Internship ‘planning’ can be very unique to each individual depending largely on his/her aspirations. It could be a straight jacketed single stream internship pattern or you could chose to get flavours of various fields. There are pros and cons of both. Whichever method you chose, make sure your internships help you design your career path eventually – whether it’s in corporate, litigation or academia.

The importance of Internships lies in a simple known fact that Law cannot be taught or learnt merely from textbooks. You have to know the applicability and the consequence of each and every act, rules, sections you learn. This is where internships play a vital role, which gives you a real life practice experience while you are in law school. In fact, at times, internships may also give students an opportunity to learn subjects which may not be a part of their curriculum at law school.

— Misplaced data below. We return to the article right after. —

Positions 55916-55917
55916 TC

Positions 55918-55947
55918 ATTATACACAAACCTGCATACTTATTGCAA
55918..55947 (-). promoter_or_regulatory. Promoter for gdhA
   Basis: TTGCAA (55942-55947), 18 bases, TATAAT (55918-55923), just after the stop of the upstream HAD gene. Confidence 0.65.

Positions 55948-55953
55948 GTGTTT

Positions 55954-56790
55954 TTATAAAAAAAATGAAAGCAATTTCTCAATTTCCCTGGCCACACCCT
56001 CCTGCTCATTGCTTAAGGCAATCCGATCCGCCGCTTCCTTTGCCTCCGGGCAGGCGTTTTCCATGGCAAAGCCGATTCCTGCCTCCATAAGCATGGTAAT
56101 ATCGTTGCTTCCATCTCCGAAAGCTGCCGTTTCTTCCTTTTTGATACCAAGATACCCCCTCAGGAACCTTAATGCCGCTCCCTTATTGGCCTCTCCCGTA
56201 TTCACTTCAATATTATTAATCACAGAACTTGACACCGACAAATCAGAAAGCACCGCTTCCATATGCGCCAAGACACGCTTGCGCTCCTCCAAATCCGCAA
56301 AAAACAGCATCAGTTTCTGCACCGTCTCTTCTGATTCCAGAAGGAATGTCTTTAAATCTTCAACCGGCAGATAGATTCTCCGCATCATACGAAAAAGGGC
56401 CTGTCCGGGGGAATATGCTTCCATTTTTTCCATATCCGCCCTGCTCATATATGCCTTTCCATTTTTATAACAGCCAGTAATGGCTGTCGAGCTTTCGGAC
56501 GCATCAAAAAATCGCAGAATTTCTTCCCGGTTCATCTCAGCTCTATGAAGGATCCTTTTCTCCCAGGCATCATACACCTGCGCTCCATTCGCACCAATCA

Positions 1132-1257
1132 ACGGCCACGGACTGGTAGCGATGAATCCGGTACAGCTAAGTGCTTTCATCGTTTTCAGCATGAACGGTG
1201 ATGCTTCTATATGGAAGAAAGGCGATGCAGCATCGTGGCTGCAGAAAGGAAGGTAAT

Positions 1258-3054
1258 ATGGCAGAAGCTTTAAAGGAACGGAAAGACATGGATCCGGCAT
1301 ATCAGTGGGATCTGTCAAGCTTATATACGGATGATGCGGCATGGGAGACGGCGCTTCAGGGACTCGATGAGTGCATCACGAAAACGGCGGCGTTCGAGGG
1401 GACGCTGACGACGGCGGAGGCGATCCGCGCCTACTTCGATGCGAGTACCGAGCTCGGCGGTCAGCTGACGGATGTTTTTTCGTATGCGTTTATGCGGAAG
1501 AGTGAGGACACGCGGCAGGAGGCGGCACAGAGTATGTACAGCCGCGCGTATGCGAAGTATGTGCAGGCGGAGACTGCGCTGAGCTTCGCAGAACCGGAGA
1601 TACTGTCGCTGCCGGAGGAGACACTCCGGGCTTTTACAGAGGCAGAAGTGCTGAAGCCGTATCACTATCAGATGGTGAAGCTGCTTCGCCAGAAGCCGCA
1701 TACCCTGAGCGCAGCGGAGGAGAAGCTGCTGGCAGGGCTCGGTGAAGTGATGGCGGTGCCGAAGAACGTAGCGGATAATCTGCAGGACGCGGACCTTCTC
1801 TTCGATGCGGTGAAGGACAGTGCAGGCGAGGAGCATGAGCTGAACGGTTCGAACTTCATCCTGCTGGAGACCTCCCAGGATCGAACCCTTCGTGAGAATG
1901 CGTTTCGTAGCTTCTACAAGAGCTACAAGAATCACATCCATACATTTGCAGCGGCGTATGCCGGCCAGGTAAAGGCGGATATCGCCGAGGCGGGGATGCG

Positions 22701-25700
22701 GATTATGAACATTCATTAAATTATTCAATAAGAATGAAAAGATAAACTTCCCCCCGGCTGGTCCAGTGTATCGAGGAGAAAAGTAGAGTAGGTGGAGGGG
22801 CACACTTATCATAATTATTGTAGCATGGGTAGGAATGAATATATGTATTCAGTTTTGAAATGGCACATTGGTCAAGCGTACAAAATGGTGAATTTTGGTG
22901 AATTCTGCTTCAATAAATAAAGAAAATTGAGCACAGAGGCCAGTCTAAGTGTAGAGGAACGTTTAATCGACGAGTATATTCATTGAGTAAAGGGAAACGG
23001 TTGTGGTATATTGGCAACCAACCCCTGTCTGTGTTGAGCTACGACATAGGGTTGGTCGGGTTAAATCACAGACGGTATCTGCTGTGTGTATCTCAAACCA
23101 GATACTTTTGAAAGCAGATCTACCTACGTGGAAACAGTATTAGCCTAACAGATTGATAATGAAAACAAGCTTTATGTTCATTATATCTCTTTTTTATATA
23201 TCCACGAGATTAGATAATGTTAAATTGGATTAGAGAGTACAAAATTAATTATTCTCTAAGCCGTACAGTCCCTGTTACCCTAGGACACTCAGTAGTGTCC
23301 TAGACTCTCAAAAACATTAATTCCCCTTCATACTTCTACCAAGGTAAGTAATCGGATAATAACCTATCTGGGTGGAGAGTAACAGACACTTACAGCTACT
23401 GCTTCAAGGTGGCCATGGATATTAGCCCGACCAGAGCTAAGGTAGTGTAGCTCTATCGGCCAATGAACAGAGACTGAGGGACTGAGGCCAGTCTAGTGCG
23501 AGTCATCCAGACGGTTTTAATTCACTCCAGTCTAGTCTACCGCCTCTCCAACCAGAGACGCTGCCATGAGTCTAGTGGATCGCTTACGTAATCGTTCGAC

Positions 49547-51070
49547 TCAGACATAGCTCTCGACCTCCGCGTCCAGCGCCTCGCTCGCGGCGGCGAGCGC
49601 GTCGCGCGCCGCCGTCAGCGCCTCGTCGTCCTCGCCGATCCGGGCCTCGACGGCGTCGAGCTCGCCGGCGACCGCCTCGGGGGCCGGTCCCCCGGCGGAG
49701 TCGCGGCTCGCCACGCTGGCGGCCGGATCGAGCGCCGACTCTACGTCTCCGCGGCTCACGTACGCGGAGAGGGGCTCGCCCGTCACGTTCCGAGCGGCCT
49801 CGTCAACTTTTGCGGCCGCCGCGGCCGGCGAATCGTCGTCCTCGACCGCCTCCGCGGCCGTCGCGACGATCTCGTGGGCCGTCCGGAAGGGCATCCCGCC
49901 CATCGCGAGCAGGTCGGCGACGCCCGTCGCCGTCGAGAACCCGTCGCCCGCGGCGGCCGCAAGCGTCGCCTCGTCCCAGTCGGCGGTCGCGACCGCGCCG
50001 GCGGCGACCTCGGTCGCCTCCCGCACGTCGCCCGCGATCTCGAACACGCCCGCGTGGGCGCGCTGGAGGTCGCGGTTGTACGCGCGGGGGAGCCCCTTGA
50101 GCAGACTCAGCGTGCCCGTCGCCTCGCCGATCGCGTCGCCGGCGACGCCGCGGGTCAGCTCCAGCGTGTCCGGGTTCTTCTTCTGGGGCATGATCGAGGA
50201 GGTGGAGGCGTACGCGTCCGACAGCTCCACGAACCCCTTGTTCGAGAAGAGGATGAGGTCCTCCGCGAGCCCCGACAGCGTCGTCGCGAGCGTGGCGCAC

Primarily, as a law student, you will find yourself spending a lot of time in the library (which also includes legal web portals now) doing researches on diverse subjects. So do not expect much more than that in your first few internships. Subsequently, in finalyears of law college, you may be given opportunities to assist the associates in legal writing as well. Do not fret if you do not master the flair of drafting during your short internship periods, because “drafting” is one skill which requires constant polishing and honing. Make the most of your internships, grab as much as you can, do not be afraid to ask questions, because once you are a law graduate you will be expected to have answers to all those questions.


Would you say the ‘NLU’ branding helps its students?

Yes it is true to a certain extent in my opinion. NLU is a fantastic brand to have on your profile, which will definitely ensure you get the best break in this profession. But at the end of the day, your merits and hard work do play a significant role which take you places.


After graduating you joined Crawford Bayley & Co. as an Associate Trainee. How did the appointment take place? What did your work profile consist of as an Associate Trainee?